Winston Churchill once said that the most efficient way to beat the Left, is to let them govern a country for three to four months. Tragically, this quote is the most accurate description of the Greek political reality. The difference between quotes and real life though, is that once left wing parties manage to become the governing power, they usually won’t go that quickly. In the case of Greece, it took 4 years. After 4 years that the left took on the lead of the country –together with the far-right populist party-, they are now facing one of the largest public rejection. Some of them, including the second government coalition party, will not make it to the next parliament, while others seized to exist. The moto under which Syriza got elected “Left, for the first time” has now been rephrased to : “Left, never again”. However, this “experiment” came with some of the most painful consequences for Greece and its people.
The list is long and given that it refers to just one mandate of four years, its weight further increases. From the very beginning, the true meaning, intentions and values of a left government were brightly revealed. Starting from the tragic political handling of the migration crisis, it was obvious that no sense of responsibility was present. Furthermore, the country’s already weak economy received one of the most violent attacks, banks had to shut down, capital controls were imposed. Greek people experienced the further deterioration of their everyday lives, as criminality increased along with the weakening of effective police patrolling and penal handling of criminals or even terrorists. They were left unprotected against natural phenomena and catastrophes. They were treated with disrespect, discriminated and attacked by the party that claimed to be the “people’s party”. Last but not least, came the assault against the country’s national heritage, identity and pride. The signing of the Prespa agreement was the cherry on top of a cake full of shame for the country’s national identity as well as democracy in general.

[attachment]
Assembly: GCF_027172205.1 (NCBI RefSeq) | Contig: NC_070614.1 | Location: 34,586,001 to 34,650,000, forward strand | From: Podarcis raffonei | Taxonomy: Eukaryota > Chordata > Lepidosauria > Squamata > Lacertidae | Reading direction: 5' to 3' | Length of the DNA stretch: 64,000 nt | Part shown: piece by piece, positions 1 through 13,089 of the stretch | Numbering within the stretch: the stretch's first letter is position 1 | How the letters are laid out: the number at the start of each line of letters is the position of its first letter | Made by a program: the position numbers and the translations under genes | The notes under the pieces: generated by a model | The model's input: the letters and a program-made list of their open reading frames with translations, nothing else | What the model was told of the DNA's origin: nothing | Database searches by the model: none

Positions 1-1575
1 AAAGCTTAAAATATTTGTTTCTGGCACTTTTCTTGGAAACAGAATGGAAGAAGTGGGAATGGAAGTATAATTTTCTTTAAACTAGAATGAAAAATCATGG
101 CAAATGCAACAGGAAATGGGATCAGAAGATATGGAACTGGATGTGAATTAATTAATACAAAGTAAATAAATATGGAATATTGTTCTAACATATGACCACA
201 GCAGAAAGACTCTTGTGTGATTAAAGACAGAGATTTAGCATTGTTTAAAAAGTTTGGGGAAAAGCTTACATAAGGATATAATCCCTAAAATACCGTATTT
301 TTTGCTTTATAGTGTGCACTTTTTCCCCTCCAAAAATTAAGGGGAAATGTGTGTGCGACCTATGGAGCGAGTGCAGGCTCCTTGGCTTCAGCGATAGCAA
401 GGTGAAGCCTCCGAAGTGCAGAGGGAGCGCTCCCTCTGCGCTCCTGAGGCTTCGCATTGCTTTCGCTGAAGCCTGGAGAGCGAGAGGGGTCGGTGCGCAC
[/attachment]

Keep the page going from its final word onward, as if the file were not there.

However, one could argue that the biggest price paid was the damage caused to the society’s very own fundamental value system and code of conduct. It was the absolute humiliation of any and all democratic institutions, the disrespect and total audacity, the shameful corruption that this government introduced as people’s new reality. It was the attempt to create classes among the society members, turn people against each other for their views, financial and professional position, divide and conquer. Fundamental notions such as justice, freedom of expression, social cohesion lost their meaning, they became relative dependent on a one political party’s circumstantial interpretations and mood. Meritocracy was not just absent, it had to be avoided. Same for independency of authorities, equality. A rhetoric of hatred, fake news and persecution of political opponents was introduced in the political life of a European Union member state.